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Discussion in 'Electronic Basics' started by [email protected], Jun 23, 2007.

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  1. Guest

    I have a flashlight that produces a very bright spot in the center and
    even light outside of it. The bright spot tends to hurt my eyes, so I
    was wondering if there is a type of flashlight that produces a very
    even light completely without any bright spot.

  2. kell

    kell Guest

    One of those flashlights with about a dozen leds will cast a pretty
    even light, you'll find.
  3. The bright spot is produced by the parabolic reflector
    focusing the point light source (the filament) into a
    collimated beam, the width of the reflector. The
    surrounding glow is the light from the filament that misses
    the front of the reflector and just fans out uniformly from
    the front of the filament.

    You can defuse the reflector collimated beam by adding a
    layer of frosted Scotch Magic tape to the front of the
    glass. But the flashlight will no longer throw a long
    distance beam. Leave a little of the glass uncovered if you
    want to keep a little of the long distance beam (hot spot).
  4. Ulysses

    Ulysses Guest

    I have several CCFL lights (cold cathode fluorescent lamp) that use four AA
    batteries. They produce an even light and are very reliable. The tubes
    have a life of something like 5000-25,000 hours depending upon who you ask.
    I've been using mine daily for a few years. Most of them also have a
    spotlight (halogen) bulb but heck, you could always take out the bulb if it
    bothers you. They go for a few hours on NiMh batteries and longer on

    Here's an example on ebay that also has LEDs in it. Mine don't.

    I only paid about $8 each for mine a few years ago. BTW ccfl tubes are also
    used in many laptops to illuminate the screen.
  5. Someone has already mentioned flashlights with multiple LEDs in them.
    Some time ago, from Costco, I purchased some single-LED flashlights
    with bodies made entierly out of aluminum. The single LED is quite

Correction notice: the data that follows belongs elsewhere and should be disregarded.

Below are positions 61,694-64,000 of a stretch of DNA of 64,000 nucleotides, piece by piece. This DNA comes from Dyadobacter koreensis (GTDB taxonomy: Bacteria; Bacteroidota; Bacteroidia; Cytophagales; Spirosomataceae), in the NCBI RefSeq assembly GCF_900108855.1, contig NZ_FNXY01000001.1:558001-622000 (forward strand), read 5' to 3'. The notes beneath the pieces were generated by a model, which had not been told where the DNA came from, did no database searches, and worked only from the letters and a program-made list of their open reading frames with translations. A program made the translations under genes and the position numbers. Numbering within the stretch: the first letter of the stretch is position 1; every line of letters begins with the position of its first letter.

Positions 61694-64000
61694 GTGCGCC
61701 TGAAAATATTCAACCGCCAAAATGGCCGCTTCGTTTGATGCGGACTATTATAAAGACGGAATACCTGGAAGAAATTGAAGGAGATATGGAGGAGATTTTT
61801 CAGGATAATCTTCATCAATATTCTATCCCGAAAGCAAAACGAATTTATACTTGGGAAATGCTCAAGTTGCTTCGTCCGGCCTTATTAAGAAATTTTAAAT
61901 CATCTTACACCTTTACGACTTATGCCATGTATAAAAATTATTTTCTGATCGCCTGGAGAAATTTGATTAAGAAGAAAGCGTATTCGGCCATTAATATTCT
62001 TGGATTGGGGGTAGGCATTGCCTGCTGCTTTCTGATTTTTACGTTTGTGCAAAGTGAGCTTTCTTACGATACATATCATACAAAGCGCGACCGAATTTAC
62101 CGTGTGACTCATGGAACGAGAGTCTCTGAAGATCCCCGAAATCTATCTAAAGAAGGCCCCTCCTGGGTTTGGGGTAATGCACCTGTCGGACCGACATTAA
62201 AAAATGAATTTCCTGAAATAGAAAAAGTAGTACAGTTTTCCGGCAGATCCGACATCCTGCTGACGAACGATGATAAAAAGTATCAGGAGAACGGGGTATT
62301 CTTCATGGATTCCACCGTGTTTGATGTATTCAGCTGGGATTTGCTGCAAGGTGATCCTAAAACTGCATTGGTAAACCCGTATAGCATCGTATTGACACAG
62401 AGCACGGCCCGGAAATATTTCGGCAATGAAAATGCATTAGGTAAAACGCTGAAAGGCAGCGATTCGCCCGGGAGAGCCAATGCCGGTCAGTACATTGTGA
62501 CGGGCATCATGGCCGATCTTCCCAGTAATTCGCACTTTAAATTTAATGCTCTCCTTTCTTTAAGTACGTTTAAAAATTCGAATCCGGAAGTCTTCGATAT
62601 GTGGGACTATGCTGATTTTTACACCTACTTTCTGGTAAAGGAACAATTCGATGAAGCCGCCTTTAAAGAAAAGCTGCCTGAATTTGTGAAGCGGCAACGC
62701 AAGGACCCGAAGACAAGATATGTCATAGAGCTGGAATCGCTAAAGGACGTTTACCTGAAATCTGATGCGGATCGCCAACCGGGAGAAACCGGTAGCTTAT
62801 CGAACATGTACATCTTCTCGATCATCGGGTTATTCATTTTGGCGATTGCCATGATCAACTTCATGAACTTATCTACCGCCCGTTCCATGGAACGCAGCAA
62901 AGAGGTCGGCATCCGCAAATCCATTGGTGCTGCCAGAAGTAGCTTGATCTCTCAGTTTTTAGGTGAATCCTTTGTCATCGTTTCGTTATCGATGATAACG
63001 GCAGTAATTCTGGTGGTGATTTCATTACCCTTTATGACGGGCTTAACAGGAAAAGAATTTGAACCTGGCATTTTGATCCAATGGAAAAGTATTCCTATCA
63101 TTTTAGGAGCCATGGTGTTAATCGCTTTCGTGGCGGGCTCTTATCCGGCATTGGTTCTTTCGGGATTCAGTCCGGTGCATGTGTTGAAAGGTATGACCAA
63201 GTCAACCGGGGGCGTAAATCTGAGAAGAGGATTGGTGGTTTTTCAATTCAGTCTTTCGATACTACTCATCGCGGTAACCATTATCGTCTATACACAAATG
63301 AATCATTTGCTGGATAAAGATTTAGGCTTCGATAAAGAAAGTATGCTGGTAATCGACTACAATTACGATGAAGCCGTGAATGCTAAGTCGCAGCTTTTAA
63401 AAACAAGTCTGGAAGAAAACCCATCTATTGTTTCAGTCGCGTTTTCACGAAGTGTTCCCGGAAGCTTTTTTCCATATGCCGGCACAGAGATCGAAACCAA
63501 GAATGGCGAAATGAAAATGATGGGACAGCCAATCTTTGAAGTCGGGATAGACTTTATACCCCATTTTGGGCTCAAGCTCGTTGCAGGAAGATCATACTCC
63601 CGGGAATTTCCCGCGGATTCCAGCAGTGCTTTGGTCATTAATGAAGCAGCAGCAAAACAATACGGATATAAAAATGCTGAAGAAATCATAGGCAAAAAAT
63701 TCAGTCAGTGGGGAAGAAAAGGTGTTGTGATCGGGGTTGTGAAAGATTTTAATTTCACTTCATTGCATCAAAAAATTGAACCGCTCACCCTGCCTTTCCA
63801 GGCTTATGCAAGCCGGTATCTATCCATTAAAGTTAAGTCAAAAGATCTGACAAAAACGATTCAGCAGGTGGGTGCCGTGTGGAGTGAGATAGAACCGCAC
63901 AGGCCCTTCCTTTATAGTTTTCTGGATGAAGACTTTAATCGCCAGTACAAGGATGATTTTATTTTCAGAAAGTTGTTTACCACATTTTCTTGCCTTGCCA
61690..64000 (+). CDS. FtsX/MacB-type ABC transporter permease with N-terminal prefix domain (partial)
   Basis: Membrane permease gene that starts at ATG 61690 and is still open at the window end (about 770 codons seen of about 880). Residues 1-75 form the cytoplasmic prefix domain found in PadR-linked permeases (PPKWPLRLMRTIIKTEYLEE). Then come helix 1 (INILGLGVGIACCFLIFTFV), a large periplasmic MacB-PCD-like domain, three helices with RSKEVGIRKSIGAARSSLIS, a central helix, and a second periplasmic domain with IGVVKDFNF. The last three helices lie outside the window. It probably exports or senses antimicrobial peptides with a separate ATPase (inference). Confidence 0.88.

bright and they use a reflector (as already mentioned) in order to
    help form a narrower beam for further reach. However, at night (very
    late, say midnight?) when I'm walking along my driveway (1/4 mile
    long, in the woods), I will often just take the reflector cover off of
    the light, exposing the LED die in the center of a flat circle. It
    casts out a very nice and even distribution of light (almost
    lambertian) that is very good at night out to 50 feet or so and covers
    the entire 180 degrees in front of me in just the optimal way for
    night walking and seeing everything around you nearly at once.

    I have done the same thing with traditional flashlights using
    incandescent bulbs with results that were very much inferior for that
    purpose. So I greatly prefer the unfocused LED light, walking my
    driveway from time to time. It provides all the right distributions
    of intensities at all the right angles away from center-line and
    without uniformity weaknesses. The incandescents I've tried have been
    kind of wan, by comparison. Admittedly, they don't have a backing
    flat reflector, so some of the light doesn't go forward when the
    reflector is removed, though. But even defocusing them doesn't really
    get nearly as good a result, so I still prefer that one LED light I
    found for this purpose.

    Another approach for flashlights where possible, is to defocus the
    beam a bit by unscrewing the cap somewhat until you get something
    close to what you are looking for. Try that, too.

  6. Jasen

    Jasen Guest

    Maglite(tm) makes a number of adjustible ones, expect to pay for quality.

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